Antonellis’ personality shines through on his broadcasts. He is engaging and enthusiastic with a meticulous attention to detail both on and off the air. Like the best broadcasters often do, Antonellis easily slips into a comfortable cadence and effortless delivery like he’s having a conversation with the listeners each night.
All the experience and years behind a microphone have added up to Antonellis delivering a better baseball broadcast than he did 20, ten, or even five years ago. “I don’t worry about how I call a game anymore,” Antonellis said. “When you’re first learning how to call a game, it’s a thousand miles an hour. You can’t see anything. It’s tunnel vision. I think that’s where I’ve gotten better. I try to paint the picture even more now and bring more color to it.”
“I can see the game different than other people only because I’ve done 3,000 of these. My knowledge and being able to see things is like a Pandora’s Box,” he said. “I can see right away what a pitcher is throwing. I can see routes in the outfield. I can see guys pulling their shoulder out when they swing.”
One of the ways Antonellis gets better every day is by embracing the role of social media and how that changes the way fans consume content. Facebook, Twitter, Vine, and even Snapchat are some of the ways Antonellis interacts and builds a community among the Sea Dogs’ faithful. Fans have really taken to the medium too as the team has the biggest number of followers and likes on Twitter and Facebook of the 12 Eastern League teams.
Antonellis likes to take pictures and shoot videos of places the normal fan isn’t allowed to go like batting practice from behind the cage, the dugouts, his radio booth, and the spring training backfields. “I like that I can bring things to people,” he said. “I think of someone not in baseball because you get used to walking on the field. It’s no big deal to me. When I was younger, I would always want to know what was in centerfield where the Red Sox had this thing that looked like a garage door. If I could have gone out there, I would have loved it.”
“It’s all about relationships.”
Antonellis comes back to this simple statement time and time again when considering most aspects of his career.
He uses the phrase when discussing the bonds he makes with the players, coaches, and staff. One such example is Arnie Beyeler, who served as manager of the Sea Dogs for four seasons between 2007 and 2010. ”He would be in my wedding if I ever were to get married. I love that guy like an uncle,” Antonellis said. He rattles off a long list of names that he considers great friends from current Red Sox trainer Brad Pearson to the Sea Dogs’ bus driver who has been on the job for nine years.
Former Major Leaguer Nate Freiman has become fast friends with Antonellis this season as the contrasting pair (Freiman stands 6’8”, Antonellis considerably shorter) often share seats on the long bus rides around the Eastern League. Although players may not be used to a radio or media person around all the time to the extent Antonellis is, they’ve also learned he has their best interests at heart. It also doesn’t hurt if he gets the seal of approval from those closest to the players. “I think their families listen and if they like me I get the thumbs up,” he said. “It’s like school the first few weeks, feeling everybody out.”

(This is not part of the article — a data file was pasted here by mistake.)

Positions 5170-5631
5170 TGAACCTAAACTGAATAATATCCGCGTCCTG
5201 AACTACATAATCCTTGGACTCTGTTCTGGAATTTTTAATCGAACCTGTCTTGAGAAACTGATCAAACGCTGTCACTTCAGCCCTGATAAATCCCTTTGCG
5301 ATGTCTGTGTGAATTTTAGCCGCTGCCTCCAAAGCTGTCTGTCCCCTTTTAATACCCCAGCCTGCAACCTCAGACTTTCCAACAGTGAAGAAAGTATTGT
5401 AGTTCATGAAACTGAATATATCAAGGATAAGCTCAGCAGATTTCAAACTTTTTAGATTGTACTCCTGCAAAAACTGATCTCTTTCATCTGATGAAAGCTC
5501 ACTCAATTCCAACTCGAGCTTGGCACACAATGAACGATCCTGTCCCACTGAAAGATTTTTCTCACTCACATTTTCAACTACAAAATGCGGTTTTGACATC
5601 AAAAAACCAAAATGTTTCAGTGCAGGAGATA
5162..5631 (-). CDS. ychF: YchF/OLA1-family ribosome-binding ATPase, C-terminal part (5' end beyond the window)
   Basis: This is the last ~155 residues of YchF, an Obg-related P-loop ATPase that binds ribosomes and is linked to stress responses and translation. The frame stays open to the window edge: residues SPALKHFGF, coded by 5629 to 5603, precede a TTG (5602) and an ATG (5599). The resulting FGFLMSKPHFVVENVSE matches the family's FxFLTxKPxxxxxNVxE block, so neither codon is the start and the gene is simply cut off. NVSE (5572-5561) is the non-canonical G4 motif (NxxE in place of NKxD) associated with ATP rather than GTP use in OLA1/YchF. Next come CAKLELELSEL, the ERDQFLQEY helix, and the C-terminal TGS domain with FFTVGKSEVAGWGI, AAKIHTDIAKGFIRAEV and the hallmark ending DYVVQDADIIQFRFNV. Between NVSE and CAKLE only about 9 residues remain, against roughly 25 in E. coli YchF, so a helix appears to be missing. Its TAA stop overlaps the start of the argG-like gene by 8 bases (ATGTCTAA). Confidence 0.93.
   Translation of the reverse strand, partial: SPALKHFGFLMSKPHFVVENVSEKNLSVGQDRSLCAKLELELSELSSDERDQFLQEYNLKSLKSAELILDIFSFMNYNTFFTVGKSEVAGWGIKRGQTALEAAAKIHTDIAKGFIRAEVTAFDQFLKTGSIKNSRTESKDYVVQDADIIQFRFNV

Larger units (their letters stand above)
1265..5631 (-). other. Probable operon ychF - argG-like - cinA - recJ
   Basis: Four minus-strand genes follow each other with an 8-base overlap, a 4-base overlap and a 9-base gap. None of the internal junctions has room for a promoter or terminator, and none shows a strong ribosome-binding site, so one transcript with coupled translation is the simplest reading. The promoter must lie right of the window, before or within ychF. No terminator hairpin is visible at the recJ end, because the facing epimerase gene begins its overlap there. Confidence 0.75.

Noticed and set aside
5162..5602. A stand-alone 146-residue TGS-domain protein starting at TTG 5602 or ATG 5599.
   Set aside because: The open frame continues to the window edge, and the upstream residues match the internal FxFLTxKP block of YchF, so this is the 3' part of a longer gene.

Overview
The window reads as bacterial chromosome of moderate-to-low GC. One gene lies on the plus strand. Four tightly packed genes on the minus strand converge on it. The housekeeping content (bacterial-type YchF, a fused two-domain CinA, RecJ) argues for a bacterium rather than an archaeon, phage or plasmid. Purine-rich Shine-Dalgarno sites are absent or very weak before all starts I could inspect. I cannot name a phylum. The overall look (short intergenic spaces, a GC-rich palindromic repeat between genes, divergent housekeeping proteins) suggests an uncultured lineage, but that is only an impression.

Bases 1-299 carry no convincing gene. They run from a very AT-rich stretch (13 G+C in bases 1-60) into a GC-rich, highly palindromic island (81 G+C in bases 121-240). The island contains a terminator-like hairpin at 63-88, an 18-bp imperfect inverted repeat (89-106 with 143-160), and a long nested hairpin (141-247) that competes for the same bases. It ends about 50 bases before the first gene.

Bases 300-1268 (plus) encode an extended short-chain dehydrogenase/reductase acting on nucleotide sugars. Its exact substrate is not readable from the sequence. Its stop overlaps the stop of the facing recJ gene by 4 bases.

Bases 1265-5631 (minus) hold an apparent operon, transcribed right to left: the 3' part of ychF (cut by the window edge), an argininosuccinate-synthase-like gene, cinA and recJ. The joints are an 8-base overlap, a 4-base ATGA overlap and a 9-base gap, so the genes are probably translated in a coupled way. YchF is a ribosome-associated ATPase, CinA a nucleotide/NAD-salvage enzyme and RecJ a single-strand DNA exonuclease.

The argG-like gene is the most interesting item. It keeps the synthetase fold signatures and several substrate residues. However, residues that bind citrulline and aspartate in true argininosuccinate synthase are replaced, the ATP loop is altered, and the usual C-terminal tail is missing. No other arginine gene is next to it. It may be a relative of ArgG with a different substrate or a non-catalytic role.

Over the years, Antonellis has also done a great job of cultivating the relationship among all of the Red Sox affiliates up and down the chain. The radio broadcasters regularly talk and exchange notes and reports when a player is promoted from one affiliate level to the next. “I’d like to think I’ve kind of been a catalyst in getting things going because I think it’s important that we all work together,” he said.
That kind of cooperative spirit, affability, and dogged work ethic have built a reputation for Antonellis that has not gone unnoticed.
Last season when NESN had their Major League broadcasters take mandated time off, Triple-A radio broadcaster Josh Maurer replaced Don Orsillo, the Red Sox’ play-by-play announcer, for a week. That led Antonellis to get the call on a brief promotion to Pawtucket for an eight-game road trip through Durham, N.C. and Norfolk, Va. “He’s a wonderful guy and one of most respected broadcasters in the minor leagues whom I’ve come across,” Maurer said to Brendan McGair of The Call, describing Antonellis at the time. “I can’t think of anyone more deserving of this opportunity. He is so excited for this and that makes me happy.” This past spring the Red Sox also gave Antonellis the chance to call heralded free agent signee David Price’s first start of spring training on MLB.com.
In an industry and chosen profession that is transient in nature, Antonellis doesn’t take anything for granted. He points to the terrific ownership of the Sea Dogs, the rabid fanbase that stretches over the entire state of Maine, and the happy, positive place the team’s ballpark, Hadlock Field, is each day.
“I wouldn’t want to go back to any other job than the one I have,” he said. “If I have to stay in one spot, for me I don’t mind being there at all. I love it, I really do. I’m pretty lucky. Everybody wants more, but to just be able to do this is amazing. You have to have perspective. Not everyone is going to get to the big leagues and I have a pretty good life.”Trailing 30 – 6/13/16